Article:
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Buy Littelfuse for electric car exposure, this fund manager says


LittelfuseThere’s more than one way to play the growing interest in electric vehicles and Littelfuse (Littelfuse Stock Quote, Chart, News NASDAQ:LFUS) should be a winner in the space — just not likely over the near term, says Brett Girard at Liberty International.

“We hold Littelfuse for our clients. They make fuses and they have a number of applications in the automotive space,” said Girard, chief financial officer at Liberty International, who spoke on BNN Bloomberg on Friday.

“Littelfuse is a name over the long term where you can play the electrification of cars, and we absolutely do think it's a trend,” says Girard. “The challenge over the short term is if you look in the US, we see double digit unemployment and one of the things that people will do if they don't have a job or aren’t very confident in the future of their job is they'll pull back big ticket spend.”

“If you have a car that's two years old and you're worried about your job, it’s unlikely that you'll trade that in or go buy a new car. So there's potential for some pressure,” he said.

Littelfuse was seeing its share price skid along over the past few years before being hit more directly by the market pullback earlier this year. The stock has made up most of that ground, however, and currently sits down eight per cent for 2020.

Investors will be watching Littelfuse on Wednesday as it reports its second quarter financial results, with earnings expected to come in at $0.37 per share on revenues of $273.9 million, according to Zacks' consensus estimate. For its last quarter, delivered on April 29, the company saw net sales shrink 15 per cent year-over-year to $346.1 million and GAAP adjusted diluted EPS of $1.29 per share.

Putting the blame on COVID-19 for a drop in demand, Littelfuse saw its Electronics segment experience a 19-per-cent drop in sales and its Automotive segment go down by eight per cent, while Industrial sales were up two per cent.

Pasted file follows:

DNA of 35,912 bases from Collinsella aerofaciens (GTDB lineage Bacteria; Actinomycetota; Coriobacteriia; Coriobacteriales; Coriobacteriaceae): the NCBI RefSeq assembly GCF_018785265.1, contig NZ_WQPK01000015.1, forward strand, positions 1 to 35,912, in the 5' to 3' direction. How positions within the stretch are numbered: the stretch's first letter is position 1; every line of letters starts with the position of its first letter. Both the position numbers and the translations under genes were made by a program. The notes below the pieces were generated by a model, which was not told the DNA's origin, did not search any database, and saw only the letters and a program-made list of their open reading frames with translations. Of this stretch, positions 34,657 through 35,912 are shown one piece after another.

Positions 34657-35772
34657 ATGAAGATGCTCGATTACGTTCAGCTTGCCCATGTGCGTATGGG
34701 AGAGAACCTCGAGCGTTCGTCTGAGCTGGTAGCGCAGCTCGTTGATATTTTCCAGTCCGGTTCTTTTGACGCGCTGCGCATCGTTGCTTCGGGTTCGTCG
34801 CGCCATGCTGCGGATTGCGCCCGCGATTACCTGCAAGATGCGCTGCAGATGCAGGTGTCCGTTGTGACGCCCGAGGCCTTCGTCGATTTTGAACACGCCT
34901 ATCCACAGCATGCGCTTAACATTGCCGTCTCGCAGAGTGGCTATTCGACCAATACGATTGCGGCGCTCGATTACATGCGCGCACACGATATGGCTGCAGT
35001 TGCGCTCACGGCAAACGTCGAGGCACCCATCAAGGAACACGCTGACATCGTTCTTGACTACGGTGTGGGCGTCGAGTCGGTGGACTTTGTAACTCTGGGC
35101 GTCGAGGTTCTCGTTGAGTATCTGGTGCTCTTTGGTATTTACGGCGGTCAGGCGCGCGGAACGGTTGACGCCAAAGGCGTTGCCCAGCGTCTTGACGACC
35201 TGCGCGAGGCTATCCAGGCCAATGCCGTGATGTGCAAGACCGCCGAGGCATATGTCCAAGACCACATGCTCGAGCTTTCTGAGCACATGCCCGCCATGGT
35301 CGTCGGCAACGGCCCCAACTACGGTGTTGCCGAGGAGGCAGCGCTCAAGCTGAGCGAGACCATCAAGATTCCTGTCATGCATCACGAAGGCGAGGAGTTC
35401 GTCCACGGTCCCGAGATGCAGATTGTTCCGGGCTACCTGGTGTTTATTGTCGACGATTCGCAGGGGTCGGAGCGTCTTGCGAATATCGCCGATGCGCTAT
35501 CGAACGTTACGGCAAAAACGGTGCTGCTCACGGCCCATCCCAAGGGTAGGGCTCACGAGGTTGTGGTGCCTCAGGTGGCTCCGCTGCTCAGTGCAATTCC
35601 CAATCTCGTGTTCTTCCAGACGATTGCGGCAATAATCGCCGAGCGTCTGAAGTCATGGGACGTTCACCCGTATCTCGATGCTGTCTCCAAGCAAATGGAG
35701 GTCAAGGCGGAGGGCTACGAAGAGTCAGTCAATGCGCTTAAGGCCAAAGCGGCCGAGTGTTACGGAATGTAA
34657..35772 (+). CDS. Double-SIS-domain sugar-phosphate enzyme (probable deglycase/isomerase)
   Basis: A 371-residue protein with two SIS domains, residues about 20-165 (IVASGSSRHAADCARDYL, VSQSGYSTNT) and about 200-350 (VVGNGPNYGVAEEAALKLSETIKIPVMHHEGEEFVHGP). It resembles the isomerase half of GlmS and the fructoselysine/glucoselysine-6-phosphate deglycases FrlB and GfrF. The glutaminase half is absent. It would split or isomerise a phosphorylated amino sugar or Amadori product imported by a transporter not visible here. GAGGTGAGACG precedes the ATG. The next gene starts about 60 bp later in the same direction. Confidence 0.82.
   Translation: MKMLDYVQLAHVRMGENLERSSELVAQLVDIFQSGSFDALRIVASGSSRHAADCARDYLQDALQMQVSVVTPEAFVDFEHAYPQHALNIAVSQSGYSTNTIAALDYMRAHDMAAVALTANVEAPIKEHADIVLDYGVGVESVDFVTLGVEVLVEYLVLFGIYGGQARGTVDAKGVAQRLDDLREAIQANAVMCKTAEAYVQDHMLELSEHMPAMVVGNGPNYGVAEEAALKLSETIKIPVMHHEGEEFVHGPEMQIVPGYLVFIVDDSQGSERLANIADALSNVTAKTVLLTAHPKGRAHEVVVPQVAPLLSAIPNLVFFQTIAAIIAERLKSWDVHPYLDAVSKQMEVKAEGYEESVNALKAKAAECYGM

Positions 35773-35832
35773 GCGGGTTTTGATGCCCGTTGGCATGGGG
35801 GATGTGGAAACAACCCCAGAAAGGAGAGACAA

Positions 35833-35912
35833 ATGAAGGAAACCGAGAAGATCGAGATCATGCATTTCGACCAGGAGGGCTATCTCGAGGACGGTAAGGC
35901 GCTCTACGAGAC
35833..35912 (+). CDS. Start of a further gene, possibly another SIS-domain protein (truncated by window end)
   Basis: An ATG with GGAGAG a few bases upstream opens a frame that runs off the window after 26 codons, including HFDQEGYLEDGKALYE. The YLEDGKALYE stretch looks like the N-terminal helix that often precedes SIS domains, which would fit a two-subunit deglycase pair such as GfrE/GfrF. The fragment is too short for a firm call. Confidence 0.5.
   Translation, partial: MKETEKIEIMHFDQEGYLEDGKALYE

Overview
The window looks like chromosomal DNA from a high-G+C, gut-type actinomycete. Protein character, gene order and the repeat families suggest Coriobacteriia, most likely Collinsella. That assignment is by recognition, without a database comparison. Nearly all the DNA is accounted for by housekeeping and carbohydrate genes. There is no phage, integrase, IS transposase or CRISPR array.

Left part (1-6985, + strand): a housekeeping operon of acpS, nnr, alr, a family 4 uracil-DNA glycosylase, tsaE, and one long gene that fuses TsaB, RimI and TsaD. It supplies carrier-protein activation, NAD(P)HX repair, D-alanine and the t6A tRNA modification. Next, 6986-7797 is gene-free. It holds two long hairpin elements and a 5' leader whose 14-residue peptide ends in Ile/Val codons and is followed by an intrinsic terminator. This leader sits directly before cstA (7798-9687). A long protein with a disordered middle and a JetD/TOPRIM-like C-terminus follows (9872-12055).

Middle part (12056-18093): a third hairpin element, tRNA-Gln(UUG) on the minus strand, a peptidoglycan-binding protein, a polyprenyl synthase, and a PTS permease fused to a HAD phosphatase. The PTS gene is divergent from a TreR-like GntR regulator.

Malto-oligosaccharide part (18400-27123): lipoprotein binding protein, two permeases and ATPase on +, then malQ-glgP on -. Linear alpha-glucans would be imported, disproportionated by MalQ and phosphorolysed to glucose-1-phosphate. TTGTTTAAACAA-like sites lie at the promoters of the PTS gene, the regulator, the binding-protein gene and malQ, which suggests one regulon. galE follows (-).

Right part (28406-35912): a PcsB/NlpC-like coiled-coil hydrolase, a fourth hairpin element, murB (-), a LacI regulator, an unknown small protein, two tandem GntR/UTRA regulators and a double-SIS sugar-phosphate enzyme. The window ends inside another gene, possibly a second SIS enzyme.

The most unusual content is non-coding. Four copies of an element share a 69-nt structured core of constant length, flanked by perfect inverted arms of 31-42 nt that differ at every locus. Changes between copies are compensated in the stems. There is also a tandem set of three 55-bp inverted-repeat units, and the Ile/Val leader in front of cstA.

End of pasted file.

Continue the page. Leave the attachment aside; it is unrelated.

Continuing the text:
Girard said Littelfuse’s business in the automotive sector, notably in electric vehicles, should be a long-term growth driver, just not as soon as one might expect.

“I think it’s a telling disconnect of, say, what Tesla's doing versus the broader auto industry. You know, in 2019, Tesla sold about 400,000 cars, while Toyota alone sold ten million cars,” Girard said.

“But if you look at the market caps Tesla's actually worth more than Toyota. So, the perception is that electric cars are coming and they're here in a big way. That is true and it’s a quickly growing segment but off a very small base relative to the internal combustion car,” Girard said. “Over time, that's absolutely going to change — we see Mercedes in the space, we see Ford in the space, we see a whole number of companies that are sort of shifting into either the hybrid or the electrical and hybrid setup.”

“Littelfuse, as a company, has autos as one segment and they have other segments that they'll rely on going forward. But again, it's important for people to not just look at the headlines and say, you know, Tesla's going through the roof so it must mean that electric car sales are through the roof,” Girard said. “Their sales have actually been fairly flat over the last number of quarters. So people do need to do their research before they purchase something.”

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About The Author /

Cantech Letter founder and editor Nick Waddell has lived in five Canadian provinces and is proud of his country's often overlooked contributions to the world of science and technology. Waddell takes a regular shift on the Canadian media circuit, making appearances on CTV, CBC and BNN, and contributing to publications such as Canadian Business and Business Insider.
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